Alan Davie, An Inner Compulsion. Retrospective Exhibition
Alan Wheatley Art, 2018
Fully illustrated 168 pages publication with an essay by Michael Tucker.
Extract from the essay by Michael Tucker:
When Alan Davie died in April 2014, some months short of his 94th birthday, Scotland, Britain and the world lost one of the finest artists of our times. At the subsequent summer memorial service held at Tate Britain, figures from the highest echelon of British arts curatorship and administration, Sir Nicholas Serota and Chris Stephens, delivered appreciative, suitably literate speeches. Davie's close friends, the poet Michael Horovitz and the composer James Coxson, both rendered moving homage, and there was a fine performance from contemporary music practitioners Barry Guy and Maya Homburger – further friends of Alan's who had long drawn inspiration from his work. But it was Davie's fellow artist and friend, the painter Albert Irwin, who furnished the most resonant moment of all, when he concluded his tribute thus: “I never met Picasso. But I knew Alan Davie.”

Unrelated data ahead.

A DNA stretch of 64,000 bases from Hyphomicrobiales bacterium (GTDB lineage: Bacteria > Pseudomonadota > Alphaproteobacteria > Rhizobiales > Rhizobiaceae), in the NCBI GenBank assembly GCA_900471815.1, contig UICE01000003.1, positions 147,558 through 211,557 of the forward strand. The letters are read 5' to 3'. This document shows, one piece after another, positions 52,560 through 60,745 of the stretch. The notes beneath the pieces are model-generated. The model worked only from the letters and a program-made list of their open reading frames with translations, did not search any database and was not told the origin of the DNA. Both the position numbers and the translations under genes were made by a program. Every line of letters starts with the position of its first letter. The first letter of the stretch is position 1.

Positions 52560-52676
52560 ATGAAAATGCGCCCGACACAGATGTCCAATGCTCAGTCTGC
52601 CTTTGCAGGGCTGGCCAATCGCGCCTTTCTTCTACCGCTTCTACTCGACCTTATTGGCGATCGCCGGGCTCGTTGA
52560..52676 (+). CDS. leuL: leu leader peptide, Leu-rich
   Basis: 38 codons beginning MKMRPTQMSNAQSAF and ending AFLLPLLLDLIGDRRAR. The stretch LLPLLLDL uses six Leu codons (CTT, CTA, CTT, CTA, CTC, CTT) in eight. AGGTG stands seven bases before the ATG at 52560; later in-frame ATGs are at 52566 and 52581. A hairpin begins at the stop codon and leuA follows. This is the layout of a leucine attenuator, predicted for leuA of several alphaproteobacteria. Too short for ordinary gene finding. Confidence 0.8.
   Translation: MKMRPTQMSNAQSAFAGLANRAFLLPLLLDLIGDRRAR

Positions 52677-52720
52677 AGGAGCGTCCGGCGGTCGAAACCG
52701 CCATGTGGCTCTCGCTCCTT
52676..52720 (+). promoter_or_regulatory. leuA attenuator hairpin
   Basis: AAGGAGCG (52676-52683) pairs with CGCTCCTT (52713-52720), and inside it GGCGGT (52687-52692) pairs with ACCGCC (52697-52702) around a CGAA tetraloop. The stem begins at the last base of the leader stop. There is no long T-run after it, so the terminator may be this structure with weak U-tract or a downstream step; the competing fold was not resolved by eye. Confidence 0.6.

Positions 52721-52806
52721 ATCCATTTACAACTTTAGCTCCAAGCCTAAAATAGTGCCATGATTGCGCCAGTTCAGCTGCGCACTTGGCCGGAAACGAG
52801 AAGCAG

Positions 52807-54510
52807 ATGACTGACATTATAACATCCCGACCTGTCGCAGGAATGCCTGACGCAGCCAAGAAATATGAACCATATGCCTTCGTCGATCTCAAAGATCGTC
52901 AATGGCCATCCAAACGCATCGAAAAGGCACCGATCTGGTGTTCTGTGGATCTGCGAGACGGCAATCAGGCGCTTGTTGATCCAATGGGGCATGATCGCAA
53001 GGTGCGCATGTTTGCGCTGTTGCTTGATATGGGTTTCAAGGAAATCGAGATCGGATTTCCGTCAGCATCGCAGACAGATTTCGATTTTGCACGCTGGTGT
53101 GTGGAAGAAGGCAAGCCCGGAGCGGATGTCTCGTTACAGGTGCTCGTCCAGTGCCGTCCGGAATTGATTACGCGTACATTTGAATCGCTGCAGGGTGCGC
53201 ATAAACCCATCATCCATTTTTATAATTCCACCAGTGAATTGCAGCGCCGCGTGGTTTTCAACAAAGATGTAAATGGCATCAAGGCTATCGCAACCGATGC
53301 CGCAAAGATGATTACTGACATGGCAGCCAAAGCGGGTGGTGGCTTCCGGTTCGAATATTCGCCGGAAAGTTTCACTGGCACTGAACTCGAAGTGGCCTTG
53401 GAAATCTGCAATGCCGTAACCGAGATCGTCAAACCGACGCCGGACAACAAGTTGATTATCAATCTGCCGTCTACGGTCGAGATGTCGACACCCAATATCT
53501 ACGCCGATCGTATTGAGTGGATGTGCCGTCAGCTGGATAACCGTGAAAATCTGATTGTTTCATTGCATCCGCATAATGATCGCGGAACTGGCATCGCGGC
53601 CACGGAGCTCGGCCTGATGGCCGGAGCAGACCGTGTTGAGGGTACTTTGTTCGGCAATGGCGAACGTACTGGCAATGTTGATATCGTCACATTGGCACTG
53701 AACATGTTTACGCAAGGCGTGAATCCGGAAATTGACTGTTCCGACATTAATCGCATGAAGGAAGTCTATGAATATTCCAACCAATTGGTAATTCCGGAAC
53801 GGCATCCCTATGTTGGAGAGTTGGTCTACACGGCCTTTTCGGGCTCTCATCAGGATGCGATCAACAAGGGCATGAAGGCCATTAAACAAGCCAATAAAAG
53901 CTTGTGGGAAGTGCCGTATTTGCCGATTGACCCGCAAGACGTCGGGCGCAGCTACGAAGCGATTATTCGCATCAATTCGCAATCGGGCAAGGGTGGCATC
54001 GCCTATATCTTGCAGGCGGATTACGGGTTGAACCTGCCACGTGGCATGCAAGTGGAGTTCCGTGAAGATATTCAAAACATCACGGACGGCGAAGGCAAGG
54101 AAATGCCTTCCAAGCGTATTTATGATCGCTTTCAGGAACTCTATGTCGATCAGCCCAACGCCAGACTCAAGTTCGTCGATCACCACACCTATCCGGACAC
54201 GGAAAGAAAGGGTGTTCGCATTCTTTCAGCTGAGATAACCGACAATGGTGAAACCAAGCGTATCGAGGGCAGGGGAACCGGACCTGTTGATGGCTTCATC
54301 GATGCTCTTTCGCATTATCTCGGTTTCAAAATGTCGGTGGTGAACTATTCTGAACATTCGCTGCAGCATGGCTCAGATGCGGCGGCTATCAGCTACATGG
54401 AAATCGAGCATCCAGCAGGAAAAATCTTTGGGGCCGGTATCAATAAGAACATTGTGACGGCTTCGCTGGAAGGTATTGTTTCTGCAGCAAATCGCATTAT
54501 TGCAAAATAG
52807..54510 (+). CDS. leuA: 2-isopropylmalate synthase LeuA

The (de)light of being on earth … Like (sadly, now the late) Albert Irwin, I never met Picasso. But like Bert, again, I was fortunate enough to know Alan Davie. And to come to relish – as we may do in this superb exhibition – the many, many fruits of that mysterious compulsion which led this surpassing artist ever on, ever deeper, towards the very marrow of life.